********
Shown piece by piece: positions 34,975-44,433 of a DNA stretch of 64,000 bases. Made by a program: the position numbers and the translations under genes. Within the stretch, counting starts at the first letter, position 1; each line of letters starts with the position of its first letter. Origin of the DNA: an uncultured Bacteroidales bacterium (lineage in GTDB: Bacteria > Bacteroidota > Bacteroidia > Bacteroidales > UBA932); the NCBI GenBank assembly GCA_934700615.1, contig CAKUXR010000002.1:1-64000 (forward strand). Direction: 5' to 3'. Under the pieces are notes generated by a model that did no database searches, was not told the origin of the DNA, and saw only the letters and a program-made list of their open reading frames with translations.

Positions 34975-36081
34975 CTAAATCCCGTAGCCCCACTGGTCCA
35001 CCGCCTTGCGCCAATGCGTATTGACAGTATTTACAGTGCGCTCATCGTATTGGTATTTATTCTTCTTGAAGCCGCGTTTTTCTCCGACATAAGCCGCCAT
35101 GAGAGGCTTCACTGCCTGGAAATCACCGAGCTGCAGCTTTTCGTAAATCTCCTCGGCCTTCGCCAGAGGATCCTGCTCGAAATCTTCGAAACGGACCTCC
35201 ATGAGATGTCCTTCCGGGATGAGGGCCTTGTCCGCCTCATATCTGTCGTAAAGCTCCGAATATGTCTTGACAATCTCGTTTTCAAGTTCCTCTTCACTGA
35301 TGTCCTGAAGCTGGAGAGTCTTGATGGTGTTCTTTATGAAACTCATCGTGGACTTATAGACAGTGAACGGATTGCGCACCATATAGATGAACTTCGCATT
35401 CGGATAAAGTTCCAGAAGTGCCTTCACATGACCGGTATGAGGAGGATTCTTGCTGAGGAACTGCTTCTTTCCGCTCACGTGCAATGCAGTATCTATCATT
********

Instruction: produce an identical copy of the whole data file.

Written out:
Shown piece by piece: positions 34,975-44,433 of a DNA stretch of 64,000 bases. Made by a program: the position numbers and the translations under genes. Within the stretch, counting starts at the first letter, position 1; each line of letters starts with the position of its first letter. Origin of the DNA: an uncultured Bacteroidales bacterium (lineage in GTDB: Bacteria > Bacteroidota > Bacteroidia > Bacteroidales > UBA932); the NCBI GenBank assembly GCA_934700615.1, contig CAKUXR010000002.1:1-64000 (forward strand). Direction: 5' to 3'. Under the pieces are notes generated by a model that did no database searches, was not told the origin of the DNA, and saw only the letters and a program-made list of their open reading frames with translations.

Positions 34975-36081
34975 CTAAATCCCGTAGCCCCACTGGTCCA
35001 CCGCCTTGCGCCAATGCGTATTGACAGTATTTACAGTGCGCTCATCGTATTGGTATTTATTCTTCTTGAAGCCGCGTTTTTCTCCGACATAAGCCGCCAT
35101 GAGAGGCTTCACTGCCTGGAAATCACCGAGCTGCAGCTTTTCGTAAATCTCCTCGGCCTTCGCCAGAGGATCCTGCTCGAAATCTTCGAAACGGACCTCC
35201 ATGAGATGTCCTTCCGGGATGAGGGCCTTGTCCGCCTCATATCTGTCGTAAAGCTCCGAATATGTCTTGACAATCTCGTTTTCAAGTTCCTCTTCACTGA
35301 TGTCCTGAAGCTGGAGAGTCTTGATGGTGTTCTTTATGAAACTCATCGTGGACTTATAGACAGTGAACGGATTGCGCACCATATAGATGAACTTCGCATT
35401 CGGATAAAGTTCCAGAAGTGCCTTCACATGACCGGTATGAGGAGGATTCTTGCTGAGGAACTGCTTCTTTCCGCTCACGTGCAATGCAGTATCTATCATT